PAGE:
The problem of back and neck pain is quite common. Studies estimate that up to ninety percent of the people will have back or neck pain at least once in their life time. There are many types of back pain with several contributing factors. It could be due to overactivity, chronic overuse, poor posture or due to pathologies like disc herniation, disc degeneration, spinal stenosis or spondylolisthesis leading to compression on the nerves. Most can be managed conservatively using medication, physical therapy and injections. And you will be surprised to know that only 5% of these are likely to require surgery. This means 95% can be managed conservatively. There is a common myth among the masses that spine surgery is dangerous and requires prolonged periods in bed. This no longer holds true in the present scenario.
Over the recent years, the Spine Surgery has emerged as a separate specialty and has undergone tremendous advancements. These developments have taken place due to synergistic improvements in the modern imaging techniques(e.g. MRI, digitalized Xrays, intraoperative imaging with C arm, intraoperative CT and navigation systems), advances in the surgical instrumentation and implant technology, improvements in the optical visualization systems(e.g. microscopes). These advancements have revolutionized the techniques of spine surgery. Conventionally the surgery of the spine is done using open techniques. The most common posterior midline approach involves a big midline incision over the back with dissection and stripping of the muscles from its spinal bony attachments and there retraction laterally. This muscle cutting and forceful retraction leads to injury to the nerve and blood supply of the muscle. This leads to atrophy and scarring of the muscle and subsequent loss of its function post surgery.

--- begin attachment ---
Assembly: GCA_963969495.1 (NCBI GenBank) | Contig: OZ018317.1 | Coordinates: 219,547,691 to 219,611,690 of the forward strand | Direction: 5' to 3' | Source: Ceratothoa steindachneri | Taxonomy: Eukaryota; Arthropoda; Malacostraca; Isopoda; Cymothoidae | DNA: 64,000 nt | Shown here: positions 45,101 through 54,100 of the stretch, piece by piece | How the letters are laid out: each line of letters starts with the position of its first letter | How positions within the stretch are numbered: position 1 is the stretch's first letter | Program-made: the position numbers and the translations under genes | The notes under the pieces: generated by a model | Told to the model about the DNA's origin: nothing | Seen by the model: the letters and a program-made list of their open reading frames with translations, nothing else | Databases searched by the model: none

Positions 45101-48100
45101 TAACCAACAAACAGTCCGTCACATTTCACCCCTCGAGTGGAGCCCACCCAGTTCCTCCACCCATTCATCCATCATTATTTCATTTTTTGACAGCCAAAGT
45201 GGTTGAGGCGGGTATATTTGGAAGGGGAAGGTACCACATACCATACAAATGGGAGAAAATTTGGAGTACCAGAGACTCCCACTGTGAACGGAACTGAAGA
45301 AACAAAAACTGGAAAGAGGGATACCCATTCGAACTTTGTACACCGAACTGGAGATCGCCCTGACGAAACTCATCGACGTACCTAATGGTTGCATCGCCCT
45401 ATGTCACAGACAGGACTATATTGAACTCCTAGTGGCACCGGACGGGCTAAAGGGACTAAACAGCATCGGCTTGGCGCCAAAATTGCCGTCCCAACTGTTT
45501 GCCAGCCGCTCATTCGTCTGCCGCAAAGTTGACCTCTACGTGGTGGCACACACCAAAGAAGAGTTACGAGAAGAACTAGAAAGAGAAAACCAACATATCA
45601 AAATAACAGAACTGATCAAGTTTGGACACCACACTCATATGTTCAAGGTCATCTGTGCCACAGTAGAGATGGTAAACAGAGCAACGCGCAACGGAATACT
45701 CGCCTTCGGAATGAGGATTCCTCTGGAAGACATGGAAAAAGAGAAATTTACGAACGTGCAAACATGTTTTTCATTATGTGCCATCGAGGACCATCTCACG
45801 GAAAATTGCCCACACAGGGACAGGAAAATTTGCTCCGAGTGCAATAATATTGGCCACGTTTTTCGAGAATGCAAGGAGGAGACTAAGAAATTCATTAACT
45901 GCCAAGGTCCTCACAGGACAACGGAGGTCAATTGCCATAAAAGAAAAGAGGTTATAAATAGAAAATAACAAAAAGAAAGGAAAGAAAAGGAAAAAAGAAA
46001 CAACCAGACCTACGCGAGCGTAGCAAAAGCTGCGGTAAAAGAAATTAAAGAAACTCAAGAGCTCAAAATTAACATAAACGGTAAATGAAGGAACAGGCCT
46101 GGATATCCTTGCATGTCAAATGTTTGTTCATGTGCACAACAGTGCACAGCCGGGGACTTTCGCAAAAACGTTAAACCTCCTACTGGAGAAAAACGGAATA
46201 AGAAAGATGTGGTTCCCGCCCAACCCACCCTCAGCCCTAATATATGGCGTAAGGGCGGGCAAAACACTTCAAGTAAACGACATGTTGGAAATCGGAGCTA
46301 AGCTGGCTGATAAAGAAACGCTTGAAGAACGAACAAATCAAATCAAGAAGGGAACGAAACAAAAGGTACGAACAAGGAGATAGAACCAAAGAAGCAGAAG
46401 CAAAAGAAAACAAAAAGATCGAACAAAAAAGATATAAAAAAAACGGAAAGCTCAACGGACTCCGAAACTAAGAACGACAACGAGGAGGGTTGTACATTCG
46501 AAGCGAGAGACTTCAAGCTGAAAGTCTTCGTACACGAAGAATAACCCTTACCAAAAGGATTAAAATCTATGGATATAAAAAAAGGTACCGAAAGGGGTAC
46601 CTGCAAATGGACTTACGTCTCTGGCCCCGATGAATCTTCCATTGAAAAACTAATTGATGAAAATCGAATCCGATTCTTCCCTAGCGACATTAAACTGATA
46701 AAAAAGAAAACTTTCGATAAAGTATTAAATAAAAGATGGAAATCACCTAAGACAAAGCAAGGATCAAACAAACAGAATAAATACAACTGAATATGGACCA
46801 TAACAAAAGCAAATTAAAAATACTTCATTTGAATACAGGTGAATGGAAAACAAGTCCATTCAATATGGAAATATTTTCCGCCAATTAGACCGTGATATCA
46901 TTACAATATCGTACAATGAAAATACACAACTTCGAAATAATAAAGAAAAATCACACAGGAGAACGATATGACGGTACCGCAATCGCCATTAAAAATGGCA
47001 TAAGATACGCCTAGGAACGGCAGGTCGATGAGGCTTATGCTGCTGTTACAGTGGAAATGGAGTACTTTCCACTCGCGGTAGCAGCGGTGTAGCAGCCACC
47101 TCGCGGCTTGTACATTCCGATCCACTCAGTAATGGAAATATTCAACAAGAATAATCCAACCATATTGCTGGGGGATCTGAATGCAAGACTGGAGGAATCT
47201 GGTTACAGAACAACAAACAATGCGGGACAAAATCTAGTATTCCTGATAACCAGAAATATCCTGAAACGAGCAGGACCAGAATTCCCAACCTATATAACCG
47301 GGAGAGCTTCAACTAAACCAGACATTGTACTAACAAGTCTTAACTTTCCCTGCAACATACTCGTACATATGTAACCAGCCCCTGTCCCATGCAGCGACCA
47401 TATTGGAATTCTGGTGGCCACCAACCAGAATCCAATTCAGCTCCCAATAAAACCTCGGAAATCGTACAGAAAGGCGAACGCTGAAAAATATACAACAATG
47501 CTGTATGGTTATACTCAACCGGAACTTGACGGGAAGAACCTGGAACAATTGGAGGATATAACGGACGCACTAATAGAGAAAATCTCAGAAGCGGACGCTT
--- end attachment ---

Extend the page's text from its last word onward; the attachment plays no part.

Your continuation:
The goal of minimally invasive spine surgery, despite the type and location, is to correct the underlying spine pathology while avoiding the excessive damage to the paraspinal soft tissue envelope. The MIS(Minimally invasive surgery) technique involves minimizing muscle injury. The muscles are dilated using sequential dilators with minimal dissection. This causes little retraction force on the muscles. Furthermore the operative corridor is focused on the target site and the muscle stripping is minimized. This prevents extensive muscle damage which occurs with open approach. The surgery is performed with the help of microscope which helps magnify and illuminate the surgical field. So using MIS technique, the procedure is done with smaller incision, less tissue damage, less blood loss and early rehabilitation. The patient starts walking on the first postoperative day and can be discharged in 2-4 days. There is a word of caution. MIS procedure cannot be done in all cases. Each case is to be seen individually and then assessed about the feasibly of use of this technique. Like any other surgical procedure, it involves risk of complications like infection, dural tears, deep vein thrombosis, implant failure, nerve or vascular injury which should be discussed with the surgeon.
The various types of procedures can be done using MIS technique. To name a few, these include:
2. Microlumbar decompression